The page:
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Gut. 1992 Jan;33(1):125-31.

Overview of screening and management of familial adenomatous polyposis.

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Department of Surgery, New Medical School, University of Newcastle upon Tyne.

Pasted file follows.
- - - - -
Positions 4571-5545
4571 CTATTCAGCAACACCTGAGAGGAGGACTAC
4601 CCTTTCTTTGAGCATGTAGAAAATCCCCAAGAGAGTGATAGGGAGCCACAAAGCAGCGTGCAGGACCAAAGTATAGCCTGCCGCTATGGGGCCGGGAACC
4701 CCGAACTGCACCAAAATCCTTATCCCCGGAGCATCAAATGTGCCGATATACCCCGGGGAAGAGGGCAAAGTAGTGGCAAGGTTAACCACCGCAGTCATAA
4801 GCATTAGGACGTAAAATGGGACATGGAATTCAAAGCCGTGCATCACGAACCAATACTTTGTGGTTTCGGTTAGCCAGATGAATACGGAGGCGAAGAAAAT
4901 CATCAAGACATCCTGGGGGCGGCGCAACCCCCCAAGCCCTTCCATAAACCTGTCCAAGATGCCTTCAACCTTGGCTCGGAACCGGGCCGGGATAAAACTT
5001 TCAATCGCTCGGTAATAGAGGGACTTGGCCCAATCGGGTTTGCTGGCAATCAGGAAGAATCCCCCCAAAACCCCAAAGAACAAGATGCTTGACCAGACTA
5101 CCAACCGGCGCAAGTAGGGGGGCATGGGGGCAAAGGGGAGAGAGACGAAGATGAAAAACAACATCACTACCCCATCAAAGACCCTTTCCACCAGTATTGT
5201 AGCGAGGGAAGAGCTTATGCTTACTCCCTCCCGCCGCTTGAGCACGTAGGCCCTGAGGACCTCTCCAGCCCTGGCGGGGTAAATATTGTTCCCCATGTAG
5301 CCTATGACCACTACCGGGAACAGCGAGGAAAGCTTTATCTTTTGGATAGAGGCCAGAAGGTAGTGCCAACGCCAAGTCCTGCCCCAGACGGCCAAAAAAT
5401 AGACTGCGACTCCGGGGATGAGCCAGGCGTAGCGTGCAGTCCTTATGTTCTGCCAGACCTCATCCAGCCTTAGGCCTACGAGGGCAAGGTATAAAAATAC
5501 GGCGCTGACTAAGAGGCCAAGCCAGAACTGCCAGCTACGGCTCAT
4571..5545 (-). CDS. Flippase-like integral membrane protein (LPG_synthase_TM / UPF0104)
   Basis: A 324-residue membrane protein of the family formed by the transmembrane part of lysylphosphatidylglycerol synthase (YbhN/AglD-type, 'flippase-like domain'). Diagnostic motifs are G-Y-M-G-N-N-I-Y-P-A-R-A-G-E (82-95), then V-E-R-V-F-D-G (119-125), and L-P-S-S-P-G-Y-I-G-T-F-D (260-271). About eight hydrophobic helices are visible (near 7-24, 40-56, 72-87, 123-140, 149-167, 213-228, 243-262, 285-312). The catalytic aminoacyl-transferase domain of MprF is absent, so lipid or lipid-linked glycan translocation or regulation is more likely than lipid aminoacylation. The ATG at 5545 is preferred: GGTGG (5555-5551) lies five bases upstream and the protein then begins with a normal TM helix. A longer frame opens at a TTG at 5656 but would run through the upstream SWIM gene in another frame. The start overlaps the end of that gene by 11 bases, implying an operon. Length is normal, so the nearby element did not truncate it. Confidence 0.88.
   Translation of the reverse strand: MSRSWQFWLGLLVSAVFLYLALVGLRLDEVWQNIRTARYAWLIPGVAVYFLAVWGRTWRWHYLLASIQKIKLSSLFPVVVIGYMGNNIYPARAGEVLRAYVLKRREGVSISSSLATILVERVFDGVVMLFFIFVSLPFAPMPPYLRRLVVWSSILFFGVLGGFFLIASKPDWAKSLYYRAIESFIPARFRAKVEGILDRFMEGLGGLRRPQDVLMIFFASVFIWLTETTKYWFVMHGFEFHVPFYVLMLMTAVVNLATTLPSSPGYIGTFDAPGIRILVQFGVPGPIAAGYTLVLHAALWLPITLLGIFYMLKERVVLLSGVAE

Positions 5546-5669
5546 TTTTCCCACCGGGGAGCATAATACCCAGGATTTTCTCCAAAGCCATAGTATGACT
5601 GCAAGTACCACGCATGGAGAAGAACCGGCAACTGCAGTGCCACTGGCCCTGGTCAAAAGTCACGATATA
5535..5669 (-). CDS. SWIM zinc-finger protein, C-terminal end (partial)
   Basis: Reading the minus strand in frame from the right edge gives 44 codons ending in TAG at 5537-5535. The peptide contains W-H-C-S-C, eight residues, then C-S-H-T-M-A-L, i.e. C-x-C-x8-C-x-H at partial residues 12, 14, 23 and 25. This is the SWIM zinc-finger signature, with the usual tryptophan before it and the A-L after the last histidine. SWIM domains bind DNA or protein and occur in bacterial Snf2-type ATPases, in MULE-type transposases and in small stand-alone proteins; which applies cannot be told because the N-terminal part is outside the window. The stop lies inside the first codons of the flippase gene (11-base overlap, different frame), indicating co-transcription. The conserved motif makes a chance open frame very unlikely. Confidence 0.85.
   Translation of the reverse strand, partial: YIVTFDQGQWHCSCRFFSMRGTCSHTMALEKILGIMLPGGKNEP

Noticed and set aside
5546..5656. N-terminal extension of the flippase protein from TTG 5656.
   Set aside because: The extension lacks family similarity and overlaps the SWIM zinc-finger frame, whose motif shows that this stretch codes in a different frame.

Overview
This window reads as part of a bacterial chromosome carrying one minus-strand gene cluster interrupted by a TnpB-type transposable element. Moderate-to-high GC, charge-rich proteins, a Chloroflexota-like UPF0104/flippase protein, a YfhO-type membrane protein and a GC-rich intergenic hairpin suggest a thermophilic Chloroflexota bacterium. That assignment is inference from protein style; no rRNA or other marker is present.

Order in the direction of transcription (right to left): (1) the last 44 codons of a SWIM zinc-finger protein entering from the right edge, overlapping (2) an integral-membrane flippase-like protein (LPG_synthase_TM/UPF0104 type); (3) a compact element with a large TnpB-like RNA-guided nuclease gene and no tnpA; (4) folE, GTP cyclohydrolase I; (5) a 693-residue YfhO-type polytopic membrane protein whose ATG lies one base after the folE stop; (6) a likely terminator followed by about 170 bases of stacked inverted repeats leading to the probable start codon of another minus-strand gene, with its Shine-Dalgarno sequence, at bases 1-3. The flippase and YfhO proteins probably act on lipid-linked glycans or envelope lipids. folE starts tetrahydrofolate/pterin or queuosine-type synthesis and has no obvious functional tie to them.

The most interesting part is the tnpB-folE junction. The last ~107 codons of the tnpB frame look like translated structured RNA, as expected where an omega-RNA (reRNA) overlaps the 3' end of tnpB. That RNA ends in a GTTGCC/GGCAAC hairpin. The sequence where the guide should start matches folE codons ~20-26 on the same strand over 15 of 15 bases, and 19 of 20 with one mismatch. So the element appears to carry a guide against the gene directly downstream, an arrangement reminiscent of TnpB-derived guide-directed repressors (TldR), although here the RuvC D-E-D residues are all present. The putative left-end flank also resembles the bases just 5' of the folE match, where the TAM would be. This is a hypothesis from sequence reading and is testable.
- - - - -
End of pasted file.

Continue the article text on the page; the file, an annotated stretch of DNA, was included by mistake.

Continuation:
The rarity of familial adenomatous polyposis (FAP) means that many clinicians may be unaware of the major advances that have taken place in screening for the condition over the past five years. This review is not only to document the current scene but also to give details of those involved in establishing registries throughout the country. FAP is a hereditary disorder which carries with it almost a 100% risk of colorectal cancer. The aim of screening is to detect gene carriers before they present with symptoms attributable to colonic polyps. In this way the incidence of colorectal cancer can be greatly reduced. The use of gene probes to identify patients with FAP is in its infancy but in selected pedigrees gene carriers can be identified using a venous blood sample. The recognition that congenital hypertrophy of the retinal pigment epithelium is an extracolonic manifestation of FAP in most pedigrees allows non-invasive ophthalmological screening of relatives at risk. The combination of these new screening methods with an effective regional registry for FAP can increase the number of patients detected by screening rather than by symptoms. This facilitates appropriate prophylactic surgery and reduces mortality related to colorectal cancer.

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